National/Conservation Parks

The Coorong’s natural beauty, abundant wildlife and unspoilt coastline make it one of South Australia’s most visited tourist destinations.

It’s located at the end of the River Murray, where the river meets the Southern Ocean (near the Murray Mouth) and stretches around 180 kilometres to Kingston in the south-east of the state.

Established in 1966, the Coorong National Park is a spectacular saline lagoon stretching 140km. It is separated from the Southern Ocean by sand dunes of the Younghusband Peninsula, and is internationally significant under the Ramsar agreement as a migratory wader and waterfowl refuge.

Derived from an Aboriginal word ‘karangk’ meaning narrow neck, it is one of the most breathtaking national parks in Australia. You will also be a guest of the Ngarrindjeri people, the traditional custodians of these lands and waters for thousands of years. It is a place of Aboriginal significance.

The Coorong is ideal for birdwatching and photography with its distinctive landscape in an important breeding area for the Australian pelican and a refuge for ducks, swans, cormorants, terns, grebes and over 230 migratory birds that travel annually from Siberia, Alaska, Japan and China.

The park can be explored by the various walking trails, paddling along waterways by kayak, or 4Wdriving along designated tracks and the beach. Scenic campgrounds are located on both sides of the lagoon. A permit is needed for camping. All attractions are accessible by walking tracks, bush trails or 4WD marked tracks.

The Coorong is a place of tranquility, solitude and wonderment. A place that calms the mind, soothes the soul and appeases the senses. Venture into a timeless, untamed wilderness and marvel at the diversity nature has provided. Windswept beaches and secluded inland bays make it truly unforgettable.

Thinking of staying in the Coorong? Online bookings are available here.

Butchers Gap Conservation Park was purchased by the National Parks and Wildlife Service in 1983 for the conservation of one of the last remaining significant stand of coastal scrub between the Coorong and Robe, as a wetland refuge for birds and especially to provide winter feeding grounds for the rare Orange Bellied Parrot. This small park covers a total of 178.3 hectares. Lacepede Bay forms the western boundary. The high ground consists of calcareous sand which supports dense low coastal scrub shaped by the persistent strong onshore winds. The remainder of the park is covered by seasonal lakes of varying salinity supporting a habitat consisting of samphire flats, areas of dense reed cover and melaleuca stands.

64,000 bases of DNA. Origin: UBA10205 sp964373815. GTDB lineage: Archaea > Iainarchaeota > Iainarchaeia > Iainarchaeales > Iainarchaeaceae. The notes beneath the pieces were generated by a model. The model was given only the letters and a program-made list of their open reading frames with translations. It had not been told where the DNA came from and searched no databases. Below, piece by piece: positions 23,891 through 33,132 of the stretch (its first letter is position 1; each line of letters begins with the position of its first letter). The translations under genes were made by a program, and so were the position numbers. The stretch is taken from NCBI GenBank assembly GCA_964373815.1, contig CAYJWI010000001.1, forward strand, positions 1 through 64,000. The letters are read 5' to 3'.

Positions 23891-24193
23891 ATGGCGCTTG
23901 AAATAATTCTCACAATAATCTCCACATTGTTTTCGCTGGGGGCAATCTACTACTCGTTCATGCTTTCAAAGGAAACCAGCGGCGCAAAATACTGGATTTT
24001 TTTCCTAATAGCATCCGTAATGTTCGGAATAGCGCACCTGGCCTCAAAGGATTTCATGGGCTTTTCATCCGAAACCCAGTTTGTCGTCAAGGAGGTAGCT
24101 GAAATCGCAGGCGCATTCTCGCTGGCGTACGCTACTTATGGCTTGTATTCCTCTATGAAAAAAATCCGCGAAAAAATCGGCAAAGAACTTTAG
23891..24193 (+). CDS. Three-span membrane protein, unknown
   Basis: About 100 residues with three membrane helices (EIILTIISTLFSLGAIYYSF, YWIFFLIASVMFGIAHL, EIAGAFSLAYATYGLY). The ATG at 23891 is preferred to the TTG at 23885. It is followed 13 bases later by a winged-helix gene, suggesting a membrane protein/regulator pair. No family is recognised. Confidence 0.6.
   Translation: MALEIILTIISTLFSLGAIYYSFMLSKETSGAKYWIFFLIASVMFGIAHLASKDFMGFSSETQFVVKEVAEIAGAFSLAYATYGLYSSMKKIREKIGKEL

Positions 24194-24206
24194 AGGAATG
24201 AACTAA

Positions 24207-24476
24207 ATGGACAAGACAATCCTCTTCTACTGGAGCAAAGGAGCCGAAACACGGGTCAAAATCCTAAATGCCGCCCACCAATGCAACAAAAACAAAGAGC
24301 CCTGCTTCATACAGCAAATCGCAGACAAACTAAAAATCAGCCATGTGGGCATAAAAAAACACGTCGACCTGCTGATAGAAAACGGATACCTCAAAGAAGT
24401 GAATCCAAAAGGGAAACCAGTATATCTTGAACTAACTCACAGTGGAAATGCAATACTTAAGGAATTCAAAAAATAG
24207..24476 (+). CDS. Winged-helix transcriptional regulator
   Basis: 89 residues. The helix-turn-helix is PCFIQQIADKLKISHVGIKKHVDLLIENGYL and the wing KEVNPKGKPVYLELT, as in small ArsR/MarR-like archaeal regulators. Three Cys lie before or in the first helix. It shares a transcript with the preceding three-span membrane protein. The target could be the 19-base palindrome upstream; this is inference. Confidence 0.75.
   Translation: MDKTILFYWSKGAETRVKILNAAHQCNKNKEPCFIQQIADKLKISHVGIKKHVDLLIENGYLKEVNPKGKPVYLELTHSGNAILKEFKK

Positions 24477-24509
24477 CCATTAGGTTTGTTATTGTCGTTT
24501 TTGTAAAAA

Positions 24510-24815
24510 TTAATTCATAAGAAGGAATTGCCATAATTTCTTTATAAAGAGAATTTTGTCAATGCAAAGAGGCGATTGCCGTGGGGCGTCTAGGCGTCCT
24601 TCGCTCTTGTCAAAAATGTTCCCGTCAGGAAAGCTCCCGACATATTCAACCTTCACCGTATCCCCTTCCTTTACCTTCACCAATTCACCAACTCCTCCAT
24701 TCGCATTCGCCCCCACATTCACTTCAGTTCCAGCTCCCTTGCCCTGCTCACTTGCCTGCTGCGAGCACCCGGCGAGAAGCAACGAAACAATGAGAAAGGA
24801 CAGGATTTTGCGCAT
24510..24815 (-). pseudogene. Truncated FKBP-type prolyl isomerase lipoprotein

Part of the South Eastern Drainage Scheme, the Butchers Gap Drain, transects the park bringing a large influx of fresh water from the farmlands to the East each winter. The Water is drained out to sea via the tunnel through the dunes which once allowed access to incoming high tides. Why do you think the tunnel was necessary when most of the outlets for the scheme are simple cuttings through to the sea? Currently the outlet is controlled by wooden gates which are raised and lowered to open or close the drain.

As you walk about the park you will see small green marker posts, these indicate points of interest on the slashed walking trail. Allow 1 hour for the short loop and 2 hours for the full walk.

The Bernouilli Conservation Park is a short walk south of Cape Jaffa and contains the remains of the Lighthouse cottages, which housed Lightkeepers of the Cape Jaffa Lighthouse. The view to the lighthouse platform, 6 km offshore on Margaret Brock Reef, gives an appreciation of the determination and hardship experienced by the seamen and lightkeepers who lived and worked in these sometimes treacherous waters. The maritime history of Cape Jaffa, which was originally named Cape Bernouilli by Nicholas Baudin in 1802, after a Mediterranean port near Jerusalem, is a fascinating insight into the lives of our forebears.

Home to many threatened species, Mount Scott Conservation Park has diverse flora and fauna making it a stellar attraction for local and foreign tourists.

Located about 20 km away from Kingston, the park is a favourite for both locals and foreign tourists.

Tourists who love bird-watching will be enthralled to learn of the numerous bird species present at Mount Scott Conservation Park. One of the most exciting sightings for bird watchers is that of the rare Mallee Fowl, which is native to this area.

A number of recreational facilities are available onsite. Visitors who love to picnic can do so on the grassland area that covers the North West region of the conservation park, which is easily accessible from the main road. Campers will also enjoy camping in the park. Due to the nature of the two recreational outdoor activities, it is a prerequisite for visitors planning to hold barbecues to observe any fire bans restrictions that are in place.

Mount Scott Conservation Park is easily accessible through Mount Scott Road, an unsealed road that leads off Kingston Road. Nature lovers will certainly enjoy the serenity of nature, away from the frenetic pace of daily life.